Exposure Therapy, which includes Exposure and Response Prevention is the behavioural component of cognitive behavioural therapy, in which individuals are supported to confront activities and events that cause them anxiety, distress and discomfort. It is a powerful component of CBT.
During this therapy, individuals will confront objects, activities or situations that they have been avoiding and will learn ways to tolerate the fear, anxiety and distress. This can be done through live behavioural exposures as well as imaginary exposures.
Exposure and Response Prevention (ERP) work is used within the context of treating OCD. This work allows people to face their fears and triggers without turning to their rituals and compulsions (whether they are behavioural or mental). Therapists will support individuals in learning a different relationship to their obsessions and intrusive thoughts during the work of ERP. Through repeated practice, individuals will often experience a decrease in anxiety or distress when they engage with difficult situations and triggers without relying on their rituals. Even when people do not experience a decrease in anxiety, they will learn something that they were not expecting. This new learning will replace the old learning. We also focus on carrying out exposure work that is meaningful to the individual as that helps them to live a life that is aligned with their values and the person that they want to be.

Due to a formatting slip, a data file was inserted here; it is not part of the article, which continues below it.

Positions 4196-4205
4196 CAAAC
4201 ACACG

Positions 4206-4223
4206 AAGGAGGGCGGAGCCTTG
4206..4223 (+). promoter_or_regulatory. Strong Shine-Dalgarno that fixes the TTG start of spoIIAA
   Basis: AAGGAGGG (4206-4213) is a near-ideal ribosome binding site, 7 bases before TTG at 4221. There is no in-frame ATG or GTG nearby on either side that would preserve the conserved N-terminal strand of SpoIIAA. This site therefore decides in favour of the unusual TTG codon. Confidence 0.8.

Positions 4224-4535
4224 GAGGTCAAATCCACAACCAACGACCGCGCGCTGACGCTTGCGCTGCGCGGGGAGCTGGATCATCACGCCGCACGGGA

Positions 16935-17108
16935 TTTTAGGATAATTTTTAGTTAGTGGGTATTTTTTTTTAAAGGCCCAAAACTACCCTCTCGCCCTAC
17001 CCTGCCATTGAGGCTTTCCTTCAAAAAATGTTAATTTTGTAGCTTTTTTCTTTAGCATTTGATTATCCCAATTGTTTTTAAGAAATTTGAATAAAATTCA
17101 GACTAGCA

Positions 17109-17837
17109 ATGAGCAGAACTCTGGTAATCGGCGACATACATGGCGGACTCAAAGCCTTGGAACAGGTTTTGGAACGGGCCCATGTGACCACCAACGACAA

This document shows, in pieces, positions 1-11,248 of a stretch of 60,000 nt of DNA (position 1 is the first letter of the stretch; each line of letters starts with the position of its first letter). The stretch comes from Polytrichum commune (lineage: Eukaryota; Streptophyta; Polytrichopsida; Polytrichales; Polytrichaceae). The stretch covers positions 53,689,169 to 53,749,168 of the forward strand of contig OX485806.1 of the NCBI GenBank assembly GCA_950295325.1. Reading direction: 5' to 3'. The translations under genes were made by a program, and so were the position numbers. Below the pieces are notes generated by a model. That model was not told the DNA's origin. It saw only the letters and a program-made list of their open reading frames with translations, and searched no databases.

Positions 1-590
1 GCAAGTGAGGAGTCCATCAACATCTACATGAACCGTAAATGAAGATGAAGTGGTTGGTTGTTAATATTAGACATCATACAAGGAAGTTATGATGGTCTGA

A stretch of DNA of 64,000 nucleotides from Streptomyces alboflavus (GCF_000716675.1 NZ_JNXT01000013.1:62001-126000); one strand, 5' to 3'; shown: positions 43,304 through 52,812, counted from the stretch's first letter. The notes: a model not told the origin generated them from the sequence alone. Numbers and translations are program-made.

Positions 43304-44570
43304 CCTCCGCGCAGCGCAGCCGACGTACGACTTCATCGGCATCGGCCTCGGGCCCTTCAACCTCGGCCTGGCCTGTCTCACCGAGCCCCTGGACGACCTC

Behavioural experiments can also be thought of as a type of exposure therapy. This therapeutic approach allows individuals to make predictions about situations they have been avoiding or fear. Individuals will then plan and carry out these experiments in order to test out their predictions. The outcomes of these experiments are discussed within the context of therapy and allow individuals to gain important insight.
Exposure Therapy is used within the context of many different anxiety disorders. Individuals with social anxiety, generalized anxiety, phobias and panic disorder all benefit greatly from this powerful behavioural strategy. Within the context of carrying out exposure work, individuals learn that they can handle things that they never thought they could. Individuals with perfectionistic tendencies also benefit from exposure work.
At FTPS, we use Exposure Therapy and ERP for our clients presenting with OCD, OCD-Related Disorders, and Anxiety Disorders. Even therapy for depression has elements of exposure work as we gradually approach activities that we have been avoiding due to low mood and motivation. Overall, Exposure Therapy is powerful and is considered to be transdiagnostic. This means that individuals with all different types of presenting issues have been shown to have great benefits when this approach is used in therapy.